Dynamic Vs Lexical Scope Rule
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Dynamic Vs Lexical Scope Rule

Could anyone tell me, with brief explanation, what will I get if I
evaluate the following expression using dynamic scope rule & lexical
scope rule respectively ?

(let ((x 5))
(double (lamda (x) (+ x x))))
(+ x 3)))

-- ckkan

Fri, 11 Sep 1998 03:00:00 GMT
Dynamic Vs Lexical Scope Rule

Quote:
> Could anyone tell me, with brief explanation, what will I get if I
> evaluate the following expression using dynamic scope rule & lexical
> scope rule respectively ?

yes.  brief explanation: with this many people in the world, odds are SOMEBODY
could tell you that.  myself, i can't claim to be an expert, but i believe
that if you evaluate the given expression with dynamic scope you get seriously
injured, and with lexical scope you get the Congressional Medal of Honor.
this as much as anything demonstrates the clear advantages of Scheme over such
dynamically-scoped languages as English.

Quote:
> How can I express the following expression using LAMDA instead of LET ?

you can't.  if you could, it wouldn't be the same expression, DUH.

Quote:
> Could anyone write a merge function in scheme that merges two sorted
> lists of numbers into a single sorted list ?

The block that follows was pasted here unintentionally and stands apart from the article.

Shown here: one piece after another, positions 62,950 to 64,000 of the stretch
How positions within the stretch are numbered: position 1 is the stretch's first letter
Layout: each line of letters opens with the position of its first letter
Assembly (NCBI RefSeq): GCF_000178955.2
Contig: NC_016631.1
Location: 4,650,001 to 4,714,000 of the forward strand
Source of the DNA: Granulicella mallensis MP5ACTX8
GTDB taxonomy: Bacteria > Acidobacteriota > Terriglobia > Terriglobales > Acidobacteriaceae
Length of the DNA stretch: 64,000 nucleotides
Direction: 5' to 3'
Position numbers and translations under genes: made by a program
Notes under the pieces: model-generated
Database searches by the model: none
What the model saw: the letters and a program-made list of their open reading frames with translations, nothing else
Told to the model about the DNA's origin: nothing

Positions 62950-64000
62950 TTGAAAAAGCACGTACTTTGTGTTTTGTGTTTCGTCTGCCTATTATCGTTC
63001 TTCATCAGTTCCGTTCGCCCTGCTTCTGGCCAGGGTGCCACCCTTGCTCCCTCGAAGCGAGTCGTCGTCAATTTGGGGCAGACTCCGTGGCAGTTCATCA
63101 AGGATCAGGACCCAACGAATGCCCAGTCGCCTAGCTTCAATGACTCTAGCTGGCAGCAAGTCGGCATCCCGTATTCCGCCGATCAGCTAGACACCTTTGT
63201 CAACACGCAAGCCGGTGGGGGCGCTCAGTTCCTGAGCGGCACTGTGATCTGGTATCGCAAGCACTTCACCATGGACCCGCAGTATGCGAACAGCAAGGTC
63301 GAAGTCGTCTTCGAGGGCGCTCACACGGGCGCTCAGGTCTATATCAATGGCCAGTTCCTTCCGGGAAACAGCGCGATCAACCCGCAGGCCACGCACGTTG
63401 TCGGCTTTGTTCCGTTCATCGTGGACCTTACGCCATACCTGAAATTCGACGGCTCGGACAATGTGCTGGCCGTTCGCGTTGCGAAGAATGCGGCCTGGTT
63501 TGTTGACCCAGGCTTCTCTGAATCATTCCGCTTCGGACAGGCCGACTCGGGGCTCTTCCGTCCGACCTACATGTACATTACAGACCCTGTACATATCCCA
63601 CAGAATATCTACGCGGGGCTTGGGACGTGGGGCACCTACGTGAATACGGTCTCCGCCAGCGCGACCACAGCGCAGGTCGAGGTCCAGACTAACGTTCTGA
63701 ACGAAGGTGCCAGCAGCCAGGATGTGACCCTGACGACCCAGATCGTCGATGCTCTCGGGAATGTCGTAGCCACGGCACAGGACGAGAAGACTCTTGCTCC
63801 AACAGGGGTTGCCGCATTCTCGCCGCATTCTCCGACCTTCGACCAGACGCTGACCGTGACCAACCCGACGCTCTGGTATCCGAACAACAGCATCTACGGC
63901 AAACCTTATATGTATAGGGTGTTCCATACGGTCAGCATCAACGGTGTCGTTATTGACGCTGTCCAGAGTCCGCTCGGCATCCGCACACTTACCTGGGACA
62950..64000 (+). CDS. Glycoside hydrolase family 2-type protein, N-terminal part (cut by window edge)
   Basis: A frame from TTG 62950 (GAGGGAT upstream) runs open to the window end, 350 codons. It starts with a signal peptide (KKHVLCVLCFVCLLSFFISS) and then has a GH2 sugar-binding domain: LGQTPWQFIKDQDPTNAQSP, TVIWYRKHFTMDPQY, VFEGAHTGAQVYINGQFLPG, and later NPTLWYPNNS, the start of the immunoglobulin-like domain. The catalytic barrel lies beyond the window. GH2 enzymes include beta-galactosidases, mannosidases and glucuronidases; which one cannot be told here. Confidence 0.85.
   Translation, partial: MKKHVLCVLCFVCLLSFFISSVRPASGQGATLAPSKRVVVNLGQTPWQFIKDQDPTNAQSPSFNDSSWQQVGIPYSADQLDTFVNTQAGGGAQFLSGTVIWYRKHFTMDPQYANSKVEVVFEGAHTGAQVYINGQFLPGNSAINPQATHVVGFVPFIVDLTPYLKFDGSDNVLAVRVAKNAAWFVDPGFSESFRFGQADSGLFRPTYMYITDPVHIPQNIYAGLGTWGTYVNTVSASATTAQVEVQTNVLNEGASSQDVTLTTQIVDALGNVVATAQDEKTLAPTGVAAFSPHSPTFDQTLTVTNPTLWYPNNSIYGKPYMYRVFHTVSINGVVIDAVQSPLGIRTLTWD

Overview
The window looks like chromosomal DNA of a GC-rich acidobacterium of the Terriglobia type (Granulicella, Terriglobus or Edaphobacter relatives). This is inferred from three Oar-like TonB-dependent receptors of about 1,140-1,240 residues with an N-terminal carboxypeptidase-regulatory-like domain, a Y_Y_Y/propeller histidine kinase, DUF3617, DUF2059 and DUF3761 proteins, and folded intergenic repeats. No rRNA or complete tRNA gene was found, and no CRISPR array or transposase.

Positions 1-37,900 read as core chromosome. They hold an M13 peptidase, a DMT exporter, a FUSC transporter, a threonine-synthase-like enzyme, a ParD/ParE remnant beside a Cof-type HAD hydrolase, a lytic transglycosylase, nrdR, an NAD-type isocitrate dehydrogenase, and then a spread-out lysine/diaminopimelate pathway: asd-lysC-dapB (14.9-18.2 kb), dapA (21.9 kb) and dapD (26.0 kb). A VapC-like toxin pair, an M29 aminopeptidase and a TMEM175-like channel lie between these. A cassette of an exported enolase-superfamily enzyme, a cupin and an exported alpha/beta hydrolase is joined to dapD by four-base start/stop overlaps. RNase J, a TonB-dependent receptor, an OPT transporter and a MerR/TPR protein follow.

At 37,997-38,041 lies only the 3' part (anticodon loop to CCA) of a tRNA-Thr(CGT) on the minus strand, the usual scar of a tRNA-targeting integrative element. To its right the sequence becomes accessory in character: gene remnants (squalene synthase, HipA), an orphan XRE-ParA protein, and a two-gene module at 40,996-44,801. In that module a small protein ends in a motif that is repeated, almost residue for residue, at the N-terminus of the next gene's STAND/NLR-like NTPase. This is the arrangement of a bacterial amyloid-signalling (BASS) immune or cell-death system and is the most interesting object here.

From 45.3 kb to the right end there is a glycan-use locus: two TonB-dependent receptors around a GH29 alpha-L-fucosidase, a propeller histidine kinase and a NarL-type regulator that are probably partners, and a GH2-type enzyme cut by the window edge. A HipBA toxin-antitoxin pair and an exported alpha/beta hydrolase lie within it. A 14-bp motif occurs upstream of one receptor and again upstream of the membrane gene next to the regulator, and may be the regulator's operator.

i doubt it.  it's well-known that the "merge" operation requires an
nth-complexity binary loop operation.  as the famous "good times" proof
clearly details, such an operation causes irreparable damage to the processor
executing it.  no one would be so foolish as to attempt such an operation.

Quote:
> What is the loop invariant for this procedure ?

simply stated, the loop invariant says, "if you give 'em enough rope, they're
sure to hang themselves".  this invariant is the guiding design principle
behind such so-called "safe" languages as Java and Intercal

Quote:
> How does length's loop invariant help to determine its loop termination
> test ?

once they hang themselves, they're DEAD.  TERMINATED.  KAPUT.  NO MORE.
SHUFFLED OFF THIS MORTAL COIL.  DUH.

Quote:
> How do type system in scheme affect the representation of basic types
> such as integers, characters & float point numbers ?

for more on this question, see the recent threads with subject "R5RS" and
"Mathematical versus representational types".  I believe either Matthias Blume
or Michael Blair could provide a quick answer to this one.

And now, a message from Our Sponsors:
FRIENDS DON'T LET FRIENDS POST THEIR HOMEWORK TO USENET.
dk
loopy, invariable

Sat, 12 Sep 1998 03:00:00 GMT

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